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The Mass Media

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February 20, 2024
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February 12, 2024

Selected Artist Statements

“Love Story, Part I” is a sculpture composed of two figures made from plumbing pipe of various sizes and colors as well as window screen, aluminum clamps, grey vinyl and black hosiery. This is one expression of this artist’s own journey in identity; how clothing and physical posture and presence determine gender and societal roles, and how the presence of ‘the other’ says who one is. These questions are not answered wholesale in the completion of the project; they merely direct the internal dialogue to a new horizon.

“Love Story, Part II” is a conventional wedding album with images of married couples at various stages of their celebrated weddings. Each image is overlaid with bold red letters as social commentary, as it relates to the reality of marriage, and relationships, and the commercial industry that promotes them.

“Love Story, Part III” is a sculptural composition of three vignettes. The first is silver heating duct which is straddling a table and stretched to the floor via hosiery. The second is hosiery stuffed with electric cable. The third is hosiery stuffed with chopped up electrical wiring. Each is a contemplation of the roles one assumes in relationships as it relates to masculinity and femininity and how some struggle with these delineations.Tim DuffyOctober & November 2009

The artwork that I have created explores the reality of enslaved human beings in the world and the stages of life through layers. There are millions of slaves unaccounted for but provide many of our day-to-day necessities. The materials that I have chosen to use come from everyday materials that potentially could have been produced by slave labor. The works that I have produced convey objects that are enclosed and can visually be seen but tangibly can never be touched or reached, which resembles the subjectivity of human slaves. There are physical, emotional, and psychological barriers that entrap them in a dark world. They are visible to the public audience; however, we alone cannot stop the sufferings of these courageous men, women, and children.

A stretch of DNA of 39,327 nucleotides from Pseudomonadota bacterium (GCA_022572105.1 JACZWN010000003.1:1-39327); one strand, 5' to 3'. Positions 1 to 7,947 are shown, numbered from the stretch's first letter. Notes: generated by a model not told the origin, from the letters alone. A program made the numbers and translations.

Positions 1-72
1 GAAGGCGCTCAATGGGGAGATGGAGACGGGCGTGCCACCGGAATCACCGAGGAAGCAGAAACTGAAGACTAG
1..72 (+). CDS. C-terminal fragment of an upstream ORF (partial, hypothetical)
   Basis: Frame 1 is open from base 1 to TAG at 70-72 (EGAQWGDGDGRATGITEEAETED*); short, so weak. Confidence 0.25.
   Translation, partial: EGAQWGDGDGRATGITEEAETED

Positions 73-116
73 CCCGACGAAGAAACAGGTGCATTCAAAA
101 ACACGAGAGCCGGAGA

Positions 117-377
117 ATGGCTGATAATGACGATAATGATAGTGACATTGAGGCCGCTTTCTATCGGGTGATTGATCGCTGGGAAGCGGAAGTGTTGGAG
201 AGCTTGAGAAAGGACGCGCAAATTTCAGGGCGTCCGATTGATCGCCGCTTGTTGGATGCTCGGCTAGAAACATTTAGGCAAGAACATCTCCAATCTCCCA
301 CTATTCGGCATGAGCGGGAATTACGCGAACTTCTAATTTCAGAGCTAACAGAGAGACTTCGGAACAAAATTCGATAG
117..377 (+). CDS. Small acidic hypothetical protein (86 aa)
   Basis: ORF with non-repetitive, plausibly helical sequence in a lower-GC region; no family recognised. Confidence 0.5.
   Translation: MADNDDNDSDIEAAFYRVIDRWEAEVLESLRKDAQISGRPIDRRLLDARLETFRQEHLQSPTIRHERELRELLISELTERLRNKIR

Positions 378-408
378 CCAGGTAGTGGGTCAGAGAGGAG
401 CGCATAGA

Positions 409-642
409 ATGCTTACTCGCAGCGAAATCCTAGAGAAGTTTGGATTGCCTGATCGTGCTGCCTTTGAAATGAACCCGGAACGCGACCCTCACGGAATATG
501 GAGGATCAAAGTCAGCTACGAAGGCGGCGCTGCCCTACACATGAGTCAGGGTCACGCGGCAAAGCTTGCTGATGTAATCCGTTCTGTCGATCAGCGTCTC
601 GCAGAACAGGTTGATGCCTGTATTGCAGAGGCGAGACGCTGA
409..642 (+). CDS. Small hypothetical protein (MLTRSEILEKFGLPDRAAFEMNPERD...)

I enjoyed using a layering effect to question as well as explore the depths of a muted social group and the levels of complexity in a human life. The stages of life are represented through the process of existence, decay, and reinvention. Anything can be seen for its living capability, followed by its deterioration, but then it can be revitalized into something beautiful. I utilize manufactured goods to contain the natural products creating an impermeable surrounding. Tiffany Chen

This piece of art is a stick lying on its side. I found the stick on the side of the road in a pile of yard waste. This piece fits the category of found object art, and is constructed from the materials of my everyday environment. At the same time it has a finished look that makes it seem more suited for display on a bookcase than in a pile of trash.

As my sculpture developed the piece of wood became more “refined” with the removal of the bark and a light sanding. At the same time the origin of the object became more obscured as the saw marks and uneven ends were smoothed out. It no longer will fit in with the other pieces of the tree in that corner of the suburban yard. With further buffing and oiling the stick acquires a tactile quality that makes it stand out even more.

I chose the holy stick because it has a distinctive smooth grain. It tends to crack when it dries so it has the appearance of being fragile, but the wood is so dense it can achieve a smooth polish. The uniform ivory color makes the stick stand apart from other wooden objects. It is an object that one wants to hold and cherish if only to find out if it feels as nice as it looks.

Wood serves many different functions in our society from particle board crates, to walnut bureaus and ebony artifacts. I am interested in how presentation affects the meaning of wood as a material. A stick lying on the ground is yard waste, but a stick that is stuck in the ground is now a marker or a stake. My goal in this sculpture is to create something elegant and expressive without altering the overall shape and texture of a discarded stick. Ryan Czekanski-MoirStick (Holy Bough)2009, wood